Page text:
While Facebook users also tend to be fairly informal, they’re more concerned about privacy and aren’t as willing to connect openly with folks are on Twitter. In order for your updates to be seen by FB users, they have to “Like” your page. Your updates can be much longer, but it’s wise to keep the promotions to a minimum. Users like to see personal interaction and engagement.
Google+ is much like Facebook. It has been known to attract more of a digital, tech-savvy crowd, and most of them are male. However, more women and people interested in a variety of things are moving in to Google+. To interact with people here, you need to be added to a user’s “circle.” Google+ is growing rapidly and will likely continue to do so.
LinkedIn caters to users who have more of a business mindset, which makes it a great place for B2B and folks who want to network and stay up to date in their industry. The attitude here is more formal than on Twitter or Facebook. It’s also more personal in the sense that users typically allow fewer connections than on other social sites.
Pinterest users are pretty laid back. Here, you’re dealing mostly with women. Users follow your boards, and your “pins” will show up on their home page for them to see. Photos are the backbone of Pinterest, so if your business sells anything that can be visually appealing, it could be a great source of targeted traffic to your site. Food, weddings, style, kids, animals, photography, and home décor are all big hits here.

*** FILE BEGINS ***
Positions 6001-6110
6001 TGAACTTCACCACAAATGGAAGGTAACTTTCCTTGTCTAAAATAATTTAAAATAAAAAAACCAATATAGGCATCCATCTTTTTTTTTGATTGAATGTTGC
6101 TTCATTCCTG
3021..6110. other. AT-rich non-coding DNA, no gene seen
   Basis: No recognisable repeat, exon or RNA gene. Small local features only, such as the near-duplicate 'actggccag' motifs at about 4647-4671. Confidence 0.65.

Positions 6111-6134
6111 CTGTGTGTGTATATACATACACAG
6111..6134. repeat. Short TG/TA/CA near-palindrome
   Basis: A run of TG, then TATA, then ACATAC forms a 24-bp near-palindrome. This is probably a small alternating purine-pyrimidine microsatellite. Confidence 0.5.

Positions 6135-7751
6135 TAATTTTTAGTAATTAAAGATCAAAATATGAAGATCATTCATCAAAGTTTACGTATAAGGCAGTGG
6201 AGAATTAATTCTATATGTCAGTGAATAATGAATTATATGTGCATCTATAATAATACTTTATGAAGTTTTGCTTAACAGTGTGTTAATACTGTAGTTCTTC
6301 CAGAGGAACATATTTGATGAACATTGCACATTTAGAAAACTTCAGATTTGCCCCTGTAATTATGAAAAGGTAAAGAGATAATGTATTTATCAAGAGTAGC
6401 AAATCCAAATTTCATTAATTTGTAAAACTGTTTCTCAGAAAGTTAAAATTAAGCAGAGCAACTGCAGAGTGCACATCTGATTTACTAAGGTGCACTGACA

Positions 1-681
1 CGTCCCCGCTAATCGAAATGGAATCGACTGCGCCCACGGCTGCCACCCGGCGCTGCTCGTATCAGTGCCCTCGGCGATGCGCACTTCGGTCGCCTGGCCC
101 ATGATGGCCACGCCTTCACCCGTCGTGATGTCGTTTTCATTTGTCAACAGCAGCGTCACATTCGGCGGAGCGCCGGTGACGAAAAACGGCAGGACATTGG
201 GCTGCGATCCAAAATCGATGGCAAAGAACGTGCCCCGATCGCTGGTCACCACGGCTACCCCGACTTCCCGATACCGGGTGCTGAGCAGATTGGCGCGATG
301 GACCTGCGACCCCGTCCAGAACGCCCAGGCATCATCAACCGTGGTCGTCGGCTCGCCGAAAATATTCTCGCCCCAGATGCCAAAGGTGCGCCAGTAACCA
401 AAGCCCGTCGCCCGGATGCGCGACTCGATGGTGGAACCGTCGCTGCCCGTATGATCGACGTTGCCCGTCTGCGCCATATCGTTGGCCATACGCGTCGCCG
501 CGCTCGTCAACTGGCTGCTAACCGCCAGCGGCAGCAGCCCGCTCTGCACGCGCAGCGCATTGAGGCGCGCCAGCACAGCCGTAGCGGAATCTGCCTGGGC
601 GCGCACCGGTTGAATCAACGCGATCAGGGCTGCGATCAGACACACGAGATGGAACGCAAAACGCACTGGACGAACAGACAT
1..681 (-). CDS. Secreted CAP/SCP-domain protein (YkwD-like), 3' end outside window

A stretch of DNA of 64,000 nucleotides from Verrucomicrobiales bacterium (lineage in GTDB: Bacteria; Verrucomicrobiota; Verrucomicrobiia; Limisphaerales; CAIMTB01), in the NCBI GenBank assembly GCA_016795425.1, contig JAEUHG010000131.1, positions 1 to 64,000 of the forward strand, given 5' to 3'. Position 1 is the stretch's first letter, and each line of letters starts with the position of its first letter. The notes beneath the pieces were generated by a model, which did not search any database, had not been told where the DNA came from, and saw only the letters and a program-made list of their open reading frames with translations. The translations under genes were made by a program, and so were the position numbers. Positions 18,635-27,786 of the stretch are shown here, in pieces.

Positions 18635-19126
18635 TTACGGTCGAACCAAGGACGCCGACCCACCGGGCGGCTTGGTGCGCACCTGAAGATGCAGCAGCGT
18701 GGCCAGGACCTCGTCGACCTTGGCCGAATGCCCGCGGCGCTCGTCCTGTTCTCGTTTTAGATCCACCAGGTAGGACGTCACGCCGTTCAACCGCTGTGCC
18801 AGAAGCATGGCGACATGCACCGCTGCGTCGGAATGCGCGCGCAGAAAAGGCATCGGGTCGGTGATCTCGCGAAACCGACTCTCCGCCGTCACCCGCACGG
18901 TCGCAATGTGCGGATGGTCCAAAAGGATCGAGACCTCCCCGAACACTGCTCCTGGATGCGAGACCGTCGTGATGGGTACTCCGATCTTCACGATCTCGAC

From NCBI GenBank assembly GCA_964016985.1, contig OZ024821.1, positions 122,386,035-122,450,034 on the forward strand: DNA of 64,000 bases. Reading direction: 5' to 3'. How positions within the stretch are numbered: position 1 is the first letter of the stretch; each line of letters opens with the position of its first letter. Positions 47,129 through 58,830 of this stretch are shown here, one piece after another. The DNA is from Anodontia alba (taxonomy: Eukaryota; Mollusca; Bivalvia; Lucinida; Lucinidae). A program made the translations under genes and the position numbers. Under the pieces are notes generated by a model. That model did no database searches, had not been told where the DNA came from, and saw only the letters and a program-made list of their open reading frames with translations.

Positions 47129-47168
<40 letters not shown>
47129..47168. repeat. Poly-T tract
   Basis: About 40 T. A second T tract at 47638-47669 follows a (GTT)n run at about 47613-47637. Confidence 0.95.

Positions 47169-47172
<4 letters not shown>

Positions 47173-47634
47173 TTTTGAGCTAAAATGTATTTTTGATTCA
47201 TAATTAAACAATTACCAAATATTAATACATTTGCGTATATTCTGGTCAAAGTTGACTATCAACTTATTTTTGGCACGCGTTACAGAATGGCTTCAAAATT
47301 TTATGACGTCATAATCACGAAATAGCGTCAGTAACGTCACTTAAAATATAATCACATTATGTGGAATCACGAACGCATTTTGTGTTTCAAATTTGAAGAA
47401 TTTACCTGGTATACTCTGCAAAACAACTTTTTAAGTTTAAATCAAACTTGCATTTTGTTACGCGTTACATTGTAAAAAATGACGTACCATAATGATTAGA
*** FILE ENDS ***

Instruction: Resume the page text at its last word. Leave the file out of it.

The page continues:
Here’s a great article with input from some savvy social marketers that gives a bit more detail on the sites above.
Getting started the right way
As you can see, some businesses would be better off on certain platforms than on others. Before you do anything, you need to figure out exactly what you want to do with social media. What are your goals? You shouldn’t just sign up on every social site you can think of on a whim and expect great results. It takes planning, from the start.
- Do you want to offer customer support through social media?
- Do you want to offer services and products directly from the social site?
- Do you want drive traffic to a store?
- Do you want to direct traffic to a blog?
- Do you want to run contests and giveaways to expand your subscriber list?
You also need to look carefully at the sites you’re considering from an audience perspective.
- Do users on the site often interact with businesses and brands?
- What type of content is normally shared? Is it what you’ll be offering?
- How many people use the site?
Which social site should you start with?